Eliades and Maria Ochoa’s Guajira Mas Guajira

cover artThis is a very special recording for all lovers of Cuban music. Siblings Eliades and Maria Ochoa have teamed up for a showcase album of songs of romantic yearning and upbeat danceable numbers focused on the style known as guajira that is Cuba’s answer to country music.

The Ochoas grew up on a farm in the mountainous, rural region of eastern Cuba. But they also grew up surrounded by music, and learned to play and sing early. Eliades grew up to master the tres and cuatro, three- and four-stringed members of the guitar family, eventually performing in top clubs like Casa de Trova and joining the Cuarteto de Patria. His distinctive guitar playing and his warm yet gritty voice made him a standout as one of the younger members on the worldwide hit Buena Vista Social Club. He has also played with notable musicians from all over the world, including Ry Cooder, Los Lobos’ David Hidalgo, Afropop legend Manu Dibango, Malian virtuoso Toumani Diabate, and harmonica wizard Charlie Musselwhite.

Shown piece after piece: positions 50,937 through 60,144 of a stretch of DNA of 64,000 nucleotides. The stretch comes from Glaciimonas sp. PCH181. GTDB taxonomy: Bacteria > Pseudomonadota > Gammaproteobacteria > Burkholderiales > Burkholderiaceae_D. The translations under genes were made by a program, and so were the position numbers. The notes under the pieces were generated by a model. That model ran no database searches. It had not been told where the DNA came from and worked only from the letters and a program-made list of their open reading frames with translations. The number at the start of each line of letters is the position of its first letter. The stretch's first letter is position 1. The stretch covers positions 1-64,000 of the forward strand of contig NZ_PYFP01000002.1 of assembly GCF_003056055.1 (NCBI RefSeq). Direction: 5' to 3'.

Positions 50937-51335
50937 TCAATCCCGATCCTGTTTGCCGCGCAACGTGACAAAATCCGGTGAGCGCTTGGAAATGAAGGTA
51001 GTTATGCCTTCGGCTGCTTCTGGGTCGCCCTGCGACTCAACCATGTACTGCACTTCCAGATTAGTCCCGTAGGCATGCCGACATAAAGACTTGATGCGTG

Maria often played with her brother during his early Santiago days, but came into her own in the late ’80s, playing with Rubén Gonzales, Gloria America, Mario Patterson, Sonera Edition, Tierra Caliente Caribe Typical, Los Kinis and The Achala Group. She began touring the world with other Cuban heavyweights, including Buena Vista alums Omara Portuondo, Ibrahim Ferrer, and her brother Eliades, when not cutting her own albums. In 2015 she joined Alma Latina, which is the backing band for this album.

These two obviously enjoy playing and singing together, as you can see in the video for the opening track, “Brisa mañanera,” or early-morning breeze. It’s a lovely duet, with some touches of electric guitar and more, from Alma Latina.

The record isn’t confined to one style. It has changuís, boleros, guajiras, rumbas. “El Punto Cubano,” one of the up-tempo songs, has Caribbean touches and some subtle electronica. The rumba “El Reto” fairly overflows with polyrhythmic percussion and some sweet saxophone. “El Quichi Quichi” likewise is highly danceable, and “Que Viva La Alegria” flirts with reggae and salsa. And the album ends on as strong a note as it began, with the dance-hall beat of “Ya Esta El Cafe.”

Lovers of both traditional and contemporary Cuban music will find something to like in Guajira Mas Guajira.

(Tumi, 2016)

Gary Whitehouse

Gary has been reviewing music, books and more at the Green Man Review since sometime in the previous Millennium. He lives in a mostly hipster-free part of Oregon, where he enjoys dogs, books, music, the outdoors, and craft beer, cider, and coffee.

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